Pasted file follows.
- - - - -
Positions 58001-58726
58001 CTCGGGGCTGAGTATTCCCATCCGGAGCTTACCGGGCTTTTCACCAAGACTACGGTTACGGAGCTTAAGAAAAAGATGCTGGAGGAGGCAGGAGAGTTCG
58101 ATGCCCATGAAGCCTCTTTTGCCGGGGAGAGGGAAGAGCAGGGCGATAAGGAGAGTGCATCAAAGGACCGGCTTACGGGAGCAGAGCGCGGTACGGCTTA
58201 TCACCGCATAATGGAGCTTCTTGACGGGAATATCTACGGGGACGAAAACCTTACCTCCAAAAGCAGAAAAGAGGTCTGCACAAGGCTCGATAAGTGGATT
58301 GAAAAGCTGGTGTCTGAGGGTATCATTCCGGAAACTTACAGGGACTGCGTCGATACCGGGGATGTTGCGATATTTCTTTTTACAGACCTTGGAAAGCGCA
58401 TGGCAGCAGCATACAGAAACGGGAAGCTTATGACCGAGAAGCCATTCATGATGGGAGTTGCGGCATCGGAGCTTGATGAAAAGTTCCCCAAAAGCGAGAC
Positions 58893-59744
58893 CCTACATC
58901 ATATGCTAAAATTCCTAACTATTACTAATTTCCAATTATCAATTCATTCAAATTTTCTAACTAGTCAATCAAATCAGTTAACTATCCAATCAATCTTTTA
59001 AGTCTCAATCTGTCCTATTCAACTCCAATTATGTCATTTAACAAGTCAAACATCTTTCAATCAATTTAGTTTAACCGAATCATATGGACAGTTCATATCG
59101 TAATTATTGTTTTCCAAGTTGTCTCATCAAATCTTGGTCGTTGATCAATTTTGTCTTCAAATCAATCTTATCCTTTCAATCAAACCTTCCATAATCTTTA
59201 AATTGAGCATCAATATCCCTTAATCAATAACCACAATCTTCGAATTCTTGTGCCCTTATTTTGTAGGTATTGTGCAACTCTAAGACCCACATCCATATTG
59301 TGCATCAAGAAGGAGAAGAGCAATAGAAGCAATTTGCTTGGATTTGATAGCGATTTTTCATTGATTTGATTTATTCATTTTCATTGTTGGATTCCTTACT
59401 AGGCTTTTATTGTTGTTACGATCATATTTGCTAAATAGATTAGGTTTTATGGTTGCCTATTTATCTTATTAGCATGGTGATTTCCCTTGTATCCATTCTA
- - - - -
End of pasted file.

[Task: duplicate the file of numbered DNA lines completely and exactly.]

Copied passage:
Positions 58001-58726
58001 CTCGGGGCTGAGTATTCCCATCCGGAGCTTACCGGGCTTTTCACCAAGACTACGGTTACGGAGCTTAAGAAAAAGATGCTGGAGGAGGCAGGAGAGTTCG
58101 ATGCCCATGAAGCCTCTTTTGCCGGGGAGAGGGAAGAGCAGGGCGATAAGGAGAGTGCATCAAAGGACCGGCTTACGGGAGCAGAGCGCGGTACGGCTTA
58201 TCACCGCATAATGGAGCTTCTTGACGGGAATATCTACGGGGACGAAAACCTTACCTCCAAAAGCAGAAAAGAGGTCTGCACAAGGCTCGATAAGTGGATT
58301 GAAAAGCTGGTGTCTGAGGGTATCATTCCGGAAACTTACAGGGACTGCGTCGATACCGGGGATGTTGCGATATTTCTTTTTACAGACCTTGGAAAGCGCA
58401 TGGCAGCAGCATACAGAAACGGGAAGCTTATGACCGAGAAGCCATTCATGATGGGAGTTGCGGCATCGGAGCTTGATGAAAAGTTCCCCAAAAGCGAGAC
Positions 58893-59744
58893 CCTACATC
58901 ATATGCTAAAATTCCTAACTATTACTAATTTCCAATTATCAATTCATTCAAATTTTCTAACTAGTCAATCAAATCAGTTAACTATCCAATCAATCTTTTA
59001 AGTCTCAATCTGTCCTATTCAACTCCAATTATGTCATTTAACAAGTCAAACATCTTTCAATCAATTTAGTTTAACCGAATCATATGGACAGTTCATATCG
59101 TAATTATTGTTTTCCAAGTTGTCTCATCAAATCTTGGTCGTTGATCAATTTTGTCTTCAAATCAATCTTATCCTTTCAATCAAACCTTCCATAATCTTTA
59201 AATTGAGCATCAATATCCCTTAATCAATAACCACAATCTTCGAATTCTTGTGCCCTTATTTTGTAGGTATTGTGCAACTCTAAGACCCACATCCATATTG
59301 TGCATCAAGAAGGAGAAGAGCAATAGAAGCAATTTGCTTGGATTTGATAGCGATTTTTCATTGATTTGATTTATTCATTTTCATTGTTGGATTCCTTACT
59401 AGGCTTTTATTGTTGTTACGATCATATTTGCTAAATAGATTAGGTTTTATGGTTGCCTATTTATCTTATTAGCATGGTGATTTCCCTTGTATCCATTCTA